Unexpected Love In Montauk


It was an uncomfortable conversation. And it always began the same way.

Writer/director Kim Cummings can’t count the number of times she had it with her husband—all thanks to her latest screenplay, “In Montauk,” and its protagonist, Julie Wagner.

The similarities between the two women were impossible for him to miss.

Julie is an artist, like his wife. She is independent, like his wife. She is married, like his wife. But she is cheating on her sweater-vest-wearing husband who lives full-time in Queens, with a brooding, mysterious composer on the East End. And she is pregnant, as Ms. Cummings had been before writing the film.

“Look, we’re filming in our apartment and these are people like us, but they’re not us,” Ms. Cummings—who splits her time between Queens and Montauk—explained repetitively to her spouse, Michael Bassman. “You know I haven’t had an affair. I haven’t before, or after, or during my pregnancy. And it’s not an indication of my desire to do so. This is not you. This is not us. This is just a story.”

He would nod, understand and drop the discussion. Until it came up again. And again.

She couldn’t blame him, Ms. Cummings explained during a recent telephone interview. He had every reason to be suspicious, but not because she was being unfaithful. She was struggling with an internal battle of her own. One that defied gender stereotypes. One that came to life when she started her family. One that had the potential to destroy them.

In her case, “the other man” was not a romantic interest, she said. Instead, “he” was represented by the artistic world and a lifestyle she would never have.

“When I was writing this, my twins were 5 and I was feeling really frustrated. I was struggling with being a filmmaker and a mother and a primary caregiver, and that got me thinking about the choices we make,” she said. “This film is very much about a woman making her own choices that may not fit into what society thinks are proper choices for a woman. We see men having affairs on the screen all the time, but for a woman—and a pregnant woman at that—it’s a little bit of a hard pill to swallow. She is not asking permission, and neither am I. You just have to go and do it.”

After taking just two weeks to cast and less than $100,000 to complete, Ms. Cummings began filming in December 2009 with her lead actors—Nina Kaczorowski as Julie Wagner, George Katt as her husband, Josh Cohen, and Lukas Hassel as composer and lover Christian Nygaard—as well as a gaggle of secondary characters. An eight-man crew captured nearly five hours of footage between locations in Queens, Long Island City and Montauk, where they spent a week shooting around town, inside Ms. Cummings’s room at the Royal Atlantic Beach Resort, on the beach and along the coast.

The subject matter might’ve been tough for Mr. Bassman, but December in Montauk was nearly as rough for the actors. In the end, the experience was worth it, according to Mr. Hassel.

“I shot a rugby scene in ‘Borstal Boy’ in Irish subzero temperatures that, up until now, I thought would be my coldest film experience,” he wrote earlier this month in an email. “That was until ‘In Montauk.’ A shirtless scene in 30-degree weather, strangely enough, was not the worst. The day before, we had been shooting on the coast, in howling winds, for a whole day. I had chemical hand, foot, stomach [and] back warmers tucked in anywhere possible—don’t ask!—and, still, I could barely move my lips through the cold. My eyes were running. My voice was trembling and, yet, when we got back to our rooms at night, the warm food and cozy atmosphere among the cast and crew made it all worth it.”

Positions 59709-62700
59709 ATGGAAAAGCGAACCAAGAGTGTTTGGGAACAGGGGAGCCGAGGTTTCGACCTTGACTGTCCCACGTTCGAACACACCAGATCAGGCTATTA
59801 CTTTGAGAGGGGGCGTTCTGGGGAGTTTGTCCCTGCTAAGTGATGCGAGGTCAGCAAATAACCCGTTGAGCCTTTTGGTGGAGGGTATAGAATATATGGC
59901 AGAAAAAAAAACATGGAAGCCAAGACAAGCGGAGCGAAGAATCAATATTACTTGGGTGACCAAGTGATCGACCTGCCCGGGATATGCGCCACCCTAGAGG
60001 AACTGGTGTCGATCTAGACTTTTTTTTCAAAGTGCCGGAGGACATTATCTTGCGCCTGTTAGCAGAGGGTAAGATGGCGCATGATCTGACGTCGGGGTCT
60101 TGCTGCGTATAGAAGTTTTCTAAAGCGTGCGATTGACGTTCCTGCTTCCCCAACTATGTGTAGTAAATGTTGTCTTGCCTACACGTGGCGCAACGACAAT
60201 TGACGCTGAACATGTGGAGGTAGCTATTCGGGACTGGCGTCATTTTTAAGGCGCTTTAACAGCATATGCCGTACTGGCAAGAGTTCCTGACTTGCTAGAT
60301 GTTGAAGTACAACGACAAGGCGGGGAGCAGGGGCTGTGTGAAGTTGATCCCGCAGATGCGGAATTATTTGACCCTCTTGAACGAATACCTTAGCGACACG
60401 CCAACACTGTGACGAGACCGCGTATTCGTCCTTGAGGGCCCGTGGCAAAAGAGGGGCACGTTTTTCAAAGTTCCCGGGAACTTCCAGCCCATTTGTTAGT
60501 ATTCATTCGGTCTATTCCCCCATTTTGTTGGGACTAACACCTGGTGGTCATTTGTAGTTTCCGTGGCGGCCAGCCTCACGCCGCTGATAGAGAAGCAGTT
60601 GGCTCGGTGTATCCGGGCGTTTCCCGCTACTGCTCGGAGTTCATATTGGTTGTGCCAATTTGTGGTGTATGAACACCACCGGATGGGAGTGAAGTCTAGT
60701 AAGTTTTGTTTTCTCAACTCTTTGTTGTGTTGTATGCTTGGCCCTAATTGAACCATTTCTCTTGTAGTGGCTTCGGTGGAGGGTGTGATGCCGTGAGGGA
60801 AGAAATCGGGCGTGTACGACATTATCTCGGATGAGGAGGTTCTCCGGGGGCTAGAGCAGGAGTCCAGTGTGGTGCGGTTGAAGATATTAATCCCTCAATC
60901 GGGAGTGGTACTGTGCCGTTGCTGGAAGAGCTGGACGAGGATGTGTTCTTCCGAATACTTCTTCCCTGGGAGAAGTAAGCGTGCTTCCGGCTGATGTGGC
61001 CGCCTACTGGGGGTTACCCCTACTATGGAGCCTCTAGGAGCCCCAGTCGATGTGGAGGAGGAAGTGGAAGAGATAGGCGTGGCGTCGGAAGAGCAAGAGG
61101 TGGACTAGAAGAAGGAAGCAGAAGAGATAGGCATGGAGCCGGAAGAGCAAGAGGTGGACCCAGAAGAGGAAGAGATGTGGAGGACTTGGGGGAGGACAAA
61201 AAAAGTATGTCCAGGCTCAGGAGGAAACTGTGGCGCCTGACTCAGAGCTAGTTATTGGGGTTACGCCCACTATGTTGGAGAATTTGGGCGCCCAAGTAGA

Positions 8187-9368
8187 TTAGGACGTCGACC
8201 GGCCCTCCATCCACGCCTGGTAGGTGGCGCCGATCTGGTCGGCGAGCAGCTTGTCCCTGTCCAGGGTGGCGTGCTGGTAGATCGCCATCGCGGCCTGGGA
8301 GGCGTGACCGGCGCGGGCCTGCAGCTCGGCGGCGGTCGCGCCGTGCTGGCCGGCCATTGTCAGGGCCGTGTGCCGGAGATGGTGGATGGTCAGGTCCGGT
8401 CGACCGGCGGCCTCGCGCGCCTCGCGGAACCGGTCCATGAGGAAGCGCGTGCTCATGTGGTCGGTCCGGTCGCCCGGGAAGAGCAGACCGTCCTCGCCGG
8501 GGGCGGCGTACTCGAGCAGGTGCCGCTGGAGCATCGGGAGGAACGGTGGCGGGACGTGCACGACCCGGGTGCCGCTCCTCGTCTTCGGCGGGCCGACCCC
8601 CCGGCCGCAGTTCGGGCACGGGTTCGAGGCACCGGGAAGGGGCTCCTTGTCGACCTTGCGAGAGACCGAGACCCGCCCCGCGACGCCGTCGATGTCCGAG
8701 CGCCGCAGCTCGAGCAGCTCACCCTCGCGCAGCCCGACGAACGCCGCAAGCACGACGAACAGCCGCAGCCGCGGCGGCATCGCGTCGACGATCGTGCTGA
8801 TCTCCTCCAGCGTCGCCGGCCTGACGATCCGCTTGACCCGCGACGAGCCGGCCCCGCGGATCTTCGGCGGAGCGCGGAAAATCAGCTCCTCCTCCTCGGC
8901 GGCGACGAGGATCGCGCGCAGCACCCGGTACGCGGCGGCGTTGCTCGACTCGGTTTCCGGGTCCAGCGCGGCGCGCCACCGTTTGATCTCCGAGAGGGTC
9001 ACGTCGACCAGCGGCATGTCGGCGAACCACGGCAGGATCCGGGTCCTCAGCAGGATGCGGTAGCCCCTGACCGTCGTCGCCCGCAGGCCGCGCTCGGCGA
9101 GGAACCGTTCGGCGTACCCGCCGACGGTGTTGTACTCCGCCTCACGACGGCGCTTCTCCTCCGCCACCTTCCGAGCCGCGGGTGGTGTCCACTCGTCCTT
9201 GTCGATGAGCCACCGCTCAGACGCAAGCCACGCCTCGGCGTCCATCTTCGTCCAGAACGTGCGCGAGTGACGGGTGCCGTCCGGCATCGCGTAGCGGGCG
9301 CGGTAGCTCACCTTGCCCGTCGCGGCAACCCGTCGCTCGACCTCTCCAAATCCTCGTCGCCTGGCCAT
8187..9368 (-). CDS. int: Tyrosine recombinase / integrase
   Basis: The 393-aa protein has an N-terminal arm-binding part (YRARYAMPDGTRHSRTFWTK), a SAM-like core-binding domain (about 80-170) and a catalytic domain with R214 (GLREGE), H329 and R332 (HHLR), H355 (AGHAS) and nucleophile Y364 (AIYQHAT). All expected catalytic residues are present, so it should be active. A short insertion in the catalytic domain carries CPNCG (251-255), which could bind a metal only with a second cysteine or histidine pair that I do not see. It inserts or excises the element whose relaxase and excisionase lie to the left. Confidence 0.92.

Montauk itself—isolated, freezing, yet picturesque—became a central character in the film, Ms. Cummings said. The scenic locale brought together not only the characters of Julie and Christian, but also the cast and crew, and the director’s family.

Though not at first. A few months in, her children—Celine and Noah—dubbed their mother “Mount Cranky.”

“You know, it was a little tough to hear,” Ms. Cummings said. “I definitely had to step back and take a look and say, ‘Do I like the person I am while I’m doing this?’ It was a lot. And I have to say, despite the nickname, my kids were incredibly supportive. They grew from 8 to 12 during this process—from being very, very needy to sort of understanding what this takes. To the point where my son said to me, when I was fundraising for my post-expenses, ‘I want to donate to your campaign, how can I do it?’”

The 68-minute feature is slated to be released mid-February on DVD and Amazon streaming, the writer/director said. And her biggest fan—her husband—couldn’t be prouder, she said.

“He’s very glad that I made it. It’s a little tough when you’re writing a character so close to yourself,” she said. “Now that I’ve made it, I feel much better about where I am, knowing that I was able to do it.”

Later this year, Ms. Cummings and Mr. Bassman will head out east for their annual visit to Montauk. Their first trip was more than 20 years ago, shortly after they met.

“I fell in love immediately,” she said. “With him and with Montauk.”

For more information about “In Montauk,” visit sirenstalefilms.com.

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